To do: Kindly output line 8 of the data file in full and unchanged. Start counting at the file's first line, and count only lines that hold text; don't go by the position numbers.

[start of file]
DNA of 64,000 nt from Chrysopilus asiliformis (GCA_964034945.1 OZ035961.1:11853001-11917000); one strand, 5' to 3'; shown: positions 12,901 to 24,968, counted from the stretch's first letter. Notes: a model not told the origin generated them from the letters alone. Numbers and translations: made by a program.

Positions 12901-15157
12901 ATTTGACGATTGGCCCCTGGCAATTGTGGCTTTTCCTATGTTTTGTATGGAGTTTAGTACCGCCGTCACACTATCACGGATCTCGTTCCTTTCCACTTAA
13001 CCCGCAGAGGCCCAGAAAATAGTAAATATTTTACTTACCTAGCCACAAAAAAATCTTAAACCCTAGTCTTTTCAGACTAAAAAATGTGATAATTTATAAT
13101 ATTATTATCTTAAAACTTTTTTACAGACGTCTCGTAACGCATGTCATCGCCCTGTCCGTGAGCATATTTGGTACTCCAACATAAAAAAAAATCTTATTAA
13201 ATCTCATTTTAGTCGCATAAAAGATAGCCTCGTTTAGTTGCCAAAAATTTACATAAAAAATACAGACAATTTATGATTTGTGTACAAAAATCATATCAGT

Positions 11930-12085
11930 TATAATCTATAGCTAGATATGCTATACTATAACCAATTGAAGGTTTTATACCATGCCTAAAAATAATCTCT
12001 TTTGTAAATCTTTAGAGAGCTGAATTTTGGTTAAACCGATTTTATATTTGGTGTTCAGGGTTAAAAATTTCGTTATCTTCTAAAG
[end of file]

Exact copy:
11930 TATAATCTATAGCTAGATATGCTATACTATAACCAATTGAAGGTTTTATACCATGCCTAAAAATAATCTCT